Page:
From a high cliff to a cold lake

Published Monday August 17

Josh Kornbluth speaks of his attempts to adapt award-winning Citizen Josh to the Indian audience. The comic monologue on democracy, which swings from silly to serious, will be performed on Wednesday

Described as being “a pleasure to behold” Citizen Josh makes its Bangalore premiere this week at Ranga Shankara.

Josh Kornbluth is the sole actor in this play about democracy which has been performed only in the US so far.

After a request from the Indian embassy, Josh has adapted his original script to suit the Indian audience. He has spent time researching and reading about Indian culture in an effort to make his play suitable. Describing this experience, he said: “It’s a shock for me to enter any new phase, much like jumping into a cold lake from a high cliff.”

He jokes, “The audience should expect to see a very bald, middle-aged American talking about his attempts to make the world at least a tiny bit better for his little boy.  The man will sometimes say very silly things, and some other times be quite serious”.

Describing the play, he says it is “a comic monologue about one very passive person’s realisation that he must become an activist, so that he can properly participate in his democracy. Starting with his failed attempts to get some equipment fixed in a nearby playground, and leading to a meeting with former vice-president Al Gore, this is a story about how politics pervades virtually every aspect of our lives; it’s also about how we’re all in this mess together.”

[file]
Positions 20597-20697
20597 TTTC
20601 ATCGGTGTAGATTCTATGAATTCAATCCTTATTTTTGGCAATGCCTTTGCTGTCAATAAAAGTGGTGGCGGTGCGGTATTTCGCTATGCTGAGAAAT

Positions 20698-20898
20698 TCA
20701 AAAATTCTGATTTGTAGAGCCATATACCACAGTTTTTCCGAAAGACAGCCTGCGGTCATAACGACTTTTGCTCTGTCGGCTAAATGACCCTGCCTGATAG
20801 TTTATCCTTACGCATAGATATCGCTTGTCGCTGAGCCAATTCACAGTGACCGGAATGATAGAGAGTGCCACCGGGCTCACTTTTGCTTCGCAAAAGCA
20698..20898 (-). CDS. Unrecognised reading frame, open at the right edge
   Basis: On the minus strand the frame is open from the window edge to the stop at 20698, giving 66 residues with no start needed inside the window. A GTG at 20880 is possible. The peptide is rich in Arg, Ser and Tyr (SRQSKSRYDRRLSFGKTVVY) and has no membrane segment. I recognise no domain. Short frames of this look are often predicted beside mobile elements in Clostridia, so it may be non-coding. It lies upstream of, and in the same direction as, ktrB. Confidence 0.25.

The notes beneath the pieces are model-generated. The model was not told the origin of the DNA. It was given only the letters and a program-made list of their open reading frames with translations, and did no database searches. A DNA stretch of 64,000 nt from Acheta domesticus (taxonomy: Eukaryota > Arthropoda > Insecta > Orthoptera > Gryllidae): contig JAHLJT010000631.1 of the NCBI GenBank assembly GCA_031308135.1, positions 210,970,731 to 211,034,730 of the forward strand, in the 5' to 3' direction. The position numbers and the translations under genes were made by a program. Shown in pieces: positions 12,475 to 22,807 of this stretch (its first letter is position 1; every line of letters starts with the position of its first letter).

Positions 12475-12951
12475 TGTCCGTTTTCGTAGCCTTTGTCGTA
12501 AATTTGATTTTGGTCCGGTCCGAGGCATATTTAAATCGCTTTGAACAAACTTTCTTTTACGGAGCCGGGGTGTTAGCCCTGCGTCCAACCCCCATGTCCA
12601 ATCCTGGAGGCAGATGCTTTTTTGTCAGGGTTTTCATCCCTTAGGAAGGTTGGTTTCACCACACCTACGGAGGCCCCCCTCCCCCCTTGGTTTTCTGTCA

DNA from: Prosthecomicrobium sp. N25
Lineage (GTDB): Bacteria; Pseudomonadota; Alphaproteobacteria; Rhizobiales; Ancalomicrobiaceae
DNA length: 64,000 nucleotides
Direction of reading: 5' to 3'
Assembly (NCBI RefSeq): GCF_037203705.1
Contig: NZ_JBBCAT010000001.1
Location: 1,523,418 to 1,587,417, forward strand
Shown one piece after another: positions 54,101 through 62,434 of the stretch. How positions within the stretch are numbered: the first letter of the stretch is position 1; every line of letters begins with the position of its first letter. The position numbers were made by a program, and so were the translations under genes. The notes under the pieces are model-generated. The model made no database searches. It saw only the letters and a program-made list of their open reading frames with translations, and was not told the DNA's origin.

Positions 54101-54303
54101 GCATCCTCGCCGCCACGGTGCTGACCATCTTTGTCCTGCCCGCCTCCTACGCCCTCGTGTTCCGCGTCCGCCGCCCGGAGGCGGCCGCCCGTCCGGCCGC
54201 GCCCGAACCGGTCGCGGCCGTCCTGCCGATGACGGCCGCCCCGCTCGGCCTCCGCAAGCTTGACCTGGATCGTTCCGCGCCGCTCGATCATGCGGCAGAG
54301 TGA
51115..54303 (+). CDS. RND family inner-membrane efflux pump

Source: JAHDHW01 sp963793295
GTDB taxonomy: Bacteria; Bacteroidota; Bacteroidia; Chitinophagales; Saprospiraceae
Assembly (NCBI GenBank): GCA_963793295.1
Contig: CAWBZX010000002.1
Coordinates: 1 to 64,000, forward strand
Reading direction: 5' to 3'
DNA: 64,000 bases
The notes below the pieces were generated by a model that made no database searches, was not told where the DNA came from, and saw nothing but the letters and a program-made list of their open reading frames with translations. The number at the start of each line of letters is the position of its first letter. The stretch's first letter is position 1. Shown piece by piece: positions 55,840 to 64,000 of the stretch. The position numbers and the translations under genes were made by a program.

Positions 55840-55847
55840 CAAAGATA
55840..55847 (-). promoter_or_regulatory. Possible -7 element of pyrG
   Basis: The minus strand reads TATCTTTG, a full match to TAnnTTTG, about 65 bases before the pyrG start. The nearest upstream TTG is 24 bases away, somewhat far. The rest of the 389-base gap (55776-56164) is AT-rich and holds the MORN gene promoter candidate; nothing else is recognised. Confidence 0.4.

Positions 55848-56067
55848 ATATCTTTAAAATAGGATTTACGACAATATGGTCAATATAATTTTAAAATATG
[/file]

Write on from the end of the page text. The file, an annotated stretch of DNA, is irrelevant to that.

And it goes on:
Same difference

Josh says, “I hope that audiences in India, despite the cultural differences, will find much to relate to; we are, after all, two former British colonies who broke away and became democracies”.

Arriving in India for the first time last week, Josh says, “I am just beginning to experience Indian society, so I don’t feel qualified to judge how my story relates.  My sense is that Indian society itself is made up marvellously – of so many different cultures, religions and languages, I suspect that people in different Indian cities might relate to my story in different ways.  But even though my tale takes place in a small city in California, my attempts to feel connected to my own government will strike a chord with citizens here.”

Lessons learnt

Speaking about the play from birth to production, he says. “I have learned a great deal about myself in developing this piece including the lesson that even someone as incompetent as myself can have something to contribute to in a democracy!  Also, that if I want to help make the world better for my son, I must participate in important political decisions. As for what I am just beginning to learn from my first encounter with Indian society, I am already struck by the power and resilience of India’s multiculturalism; I believe that the US has much to learn from India about tolerance and inclusiveness.”

After this tour, Josh plans to return to the US where he will continue to shoot Love and Taxes, his second feature film.

He is also planning a tour of the US with his comic monologues. But more importantly, “The thing I’m looking forward to the most is playing with my son”.

Where: Ranga Shankara.
Call: 2659 2777
When: Wednesday August 19, 7.30pm
Run time: 70 minutes.
Wallet factor: Tickets cost Rs 200

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